Garden Bulbs in Color, a 1939 book full of colorized plates. I am not much of a bulb person, but I think it is a good addition to the garden book shelf, in case I become more interested when I have more yard. I typically like vintage cottage-garden flowers, and this book will give me old names.
We've been buying some new books, too, much as I prefer used. All of DD15's friends are reading Twilight, and the movie comes out next week, so she is racing through the book. Maybe anything that encourages teenagers to read should be supported.


fullfreezer said...

My daughter is a 'Twihard' and has read all the books. She threw a fit last summer because the last book was coming out while we were on our way to the beach (NC) to meet family from the Reading area. We had to stop in West Virginia on our way out of the hotel to pick it up so she could read in the van. It at least kept her from harassing her brothers.
You will have fun making pasta. I had an Atlas pasta maker but lent it to someone years ago and it was never returned (he has since denied that he ever borrowed it) but I got the pasta rollers for my KitchenAid mixer. Love it.
We sprang for our big HDTV last spring. We were at Best Buy and noticed that they had lots of returns. It turns out that people buy them to watch the Super Bowl and then return them. I can't imagine doing that but we got an essentially new TV for $500 off because it was a return. It was one that we had been contemplating for a while but ended up getting spur of the moment.

eunice said...

have you ever tried the FreeCycle network. it's a way to keep reusable items out of the landfill as communities pool their collected unwanted items for others to pick through. you could even post a WANTED item and see if anyone will respond with leftover carpet padding for you to use. it's an alternative to CraigsList and best of all, everything is free. here's the FreeCycle group for Reading.

woohoo! Matriarchy is an organizer.

Matriarchy said...

Freecycle is great! I have gotten a lot of good stuff that way. A woman at my church jokes that we chase each other through the Freecycle posts. This week, I just happened to find what I wanted on Craigslist - I watch those ads, too, and they also have a section for free stuff.

I've been looking at pasta makers on eBay for a while, so I jumped at the chance to get one locally, and not have to pay shipping. Picking it up took me to a cute little neighborhood behind the airport, where I had never been in all the time I've lived here. And the woman made a trellis out of an upside-down tomato cage, that I am going to try with my clematis next spring.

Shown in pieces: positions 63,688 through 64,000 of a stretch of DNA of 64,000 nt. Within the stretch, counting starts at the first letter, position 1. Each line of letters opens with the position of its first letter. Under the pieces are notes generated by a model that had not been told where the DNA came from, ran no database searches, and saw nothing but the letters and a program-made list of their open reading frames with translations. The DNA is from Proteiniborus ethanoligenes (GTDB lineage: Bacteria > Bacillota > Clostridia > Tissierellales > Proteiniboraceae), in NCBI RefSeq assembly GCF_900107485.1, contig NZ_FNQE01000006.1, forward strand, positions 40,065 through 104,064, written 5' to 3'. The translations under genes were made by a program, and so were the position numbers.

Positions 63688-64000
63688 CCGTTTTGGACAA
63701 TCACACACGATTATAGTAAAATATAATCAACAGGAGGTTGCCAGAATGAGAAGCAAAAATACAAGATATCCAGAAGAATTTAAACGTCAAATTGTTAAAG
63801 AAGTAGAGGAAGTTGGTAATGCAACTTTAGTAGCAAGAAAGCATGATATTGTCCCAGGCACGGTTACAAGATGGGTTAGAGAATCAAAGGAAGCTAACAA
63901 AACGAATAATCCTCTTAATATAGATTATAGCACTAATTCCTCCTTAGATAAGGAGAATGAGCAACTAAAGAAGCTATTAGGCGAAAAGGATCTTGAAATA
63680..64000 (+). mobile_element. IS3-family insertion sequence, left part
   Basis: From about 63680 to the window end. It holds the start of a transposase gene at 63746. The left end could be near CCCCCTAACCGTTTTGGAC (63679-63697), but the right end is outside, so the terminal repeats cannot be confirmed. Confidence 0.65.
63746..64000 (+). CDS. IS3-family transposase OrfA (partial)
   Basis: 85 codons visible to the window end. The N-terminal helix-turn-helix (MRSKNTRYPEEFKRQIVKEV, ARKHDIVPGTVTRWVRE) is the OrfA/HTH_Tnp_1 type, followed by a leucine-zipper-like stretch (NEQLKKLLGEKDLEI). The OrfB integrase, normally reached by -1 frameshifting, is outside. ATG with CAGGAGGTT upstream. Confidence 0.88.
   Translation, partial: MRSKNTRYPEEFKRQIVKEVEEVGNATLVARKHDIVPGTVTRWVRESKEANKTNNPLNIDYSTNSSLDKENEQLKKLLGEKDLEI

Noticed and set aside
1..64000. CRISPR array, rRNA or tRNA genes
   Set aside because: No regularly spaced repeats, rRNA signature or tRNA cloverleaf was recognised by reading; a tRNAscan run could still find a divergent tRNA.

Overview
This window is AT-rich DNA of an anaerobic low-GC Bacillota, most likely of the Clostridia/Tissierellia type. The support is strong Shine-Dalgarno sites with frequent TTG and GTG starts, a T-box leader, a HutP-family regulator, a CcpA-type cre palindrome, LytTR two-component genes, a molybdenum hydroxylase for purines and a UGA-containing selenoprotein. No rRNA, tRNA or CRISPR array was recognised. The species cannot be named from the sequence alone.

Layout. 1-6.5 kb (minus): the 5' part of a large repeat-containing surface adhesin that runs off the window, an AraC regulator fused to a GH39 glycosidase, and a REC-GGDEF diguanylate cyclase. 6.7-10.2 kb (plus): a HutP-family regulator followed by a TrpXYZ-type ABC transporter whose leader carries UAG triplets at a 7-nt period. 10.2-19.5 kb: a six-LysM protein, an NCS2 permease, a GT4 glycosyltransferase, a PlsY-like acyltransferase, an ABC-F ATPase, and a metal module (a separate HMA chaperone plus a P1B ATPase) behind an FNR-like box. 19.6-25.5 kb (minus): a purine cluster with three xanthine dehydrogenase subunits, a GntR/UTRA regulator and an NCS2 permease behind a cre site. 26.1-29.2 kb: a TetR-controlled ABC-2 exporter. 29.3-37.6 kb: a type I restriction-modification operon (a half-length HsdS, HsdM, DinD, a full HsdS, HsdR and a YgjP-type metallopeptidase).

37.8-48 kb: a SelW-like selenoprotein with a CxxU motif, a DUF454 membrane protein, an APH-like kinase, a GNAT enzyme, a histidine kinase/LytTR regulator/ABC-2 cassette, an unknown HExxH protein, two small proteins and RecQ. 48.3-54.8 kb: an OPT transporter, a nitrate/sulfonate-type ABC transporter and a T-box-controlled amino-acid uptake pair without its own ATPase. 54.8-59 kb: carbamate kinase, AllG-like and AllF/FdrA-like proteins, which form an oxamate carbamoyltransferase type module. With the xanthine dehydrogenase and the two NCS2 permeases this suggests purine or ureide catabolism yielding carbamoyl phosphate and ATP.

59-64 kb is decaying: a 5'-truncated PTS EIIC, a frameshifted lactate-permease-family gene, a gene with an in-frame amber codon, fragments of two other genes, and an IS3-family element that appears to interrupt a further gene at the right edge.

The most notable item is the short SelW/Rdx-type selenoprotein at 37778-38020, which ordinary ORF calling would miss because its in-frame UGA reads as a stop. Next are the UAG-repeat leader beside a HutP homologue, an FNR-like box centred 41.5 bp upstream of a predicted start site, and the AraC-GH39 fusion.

Verde said...

Sounds as if you are busy, as usual. I read the latest twlight book while we were on vacation - much fighting ensued over whose turn it was to read.

I won't tell my DH about the TV. We have never purchased a TV before - all hand me down and used and he is making noise about getting a TV.

Matriarchy said...

My TVs were always used and hand-me-down, too. Then I met DH. He is *very* media-oriented, and he brought with him stereos, TVs, game systems, and assorted electronic gadgets. He also quadrupled the cable bill. Now we are thinking about the future and predicting that our TV, news, and film viewing will move from cable to internet in 3-5 years. But I don't want our family viewing to move from one shared experience to a lot of small separate screens, so that means setting up a system centered on a large monitor. That's what DH just bought. A little sooner than I expected, but once he started looking at them, I guess it was inevitable. We do plan to make this thing to last for many years.

In fact, the thing just arrived and DH and DD15 have been setting it up, We just watched a piece of familiar film in HD - and I have to say it was pretty impressive.

If your family is not as invested in film-watching, this would be an extravagant purchase. Some would argue is is unnecessary for any family, a symbol of our unbalanced consumerist society. But I don't intend to throw out the technology with the bathwater as the world changes. The media system we build may end up being used by several families - for entertainment, education, and possible video-conferencing for business.

DD15 is part of an 65-church regional youth steering committee, and one thing we are talking about to better connect far-flung youth groups is video production and media conferencing. As the cost of travel rises, I want to be prepared to be part of the devloping alternatives to face-to-face meetings.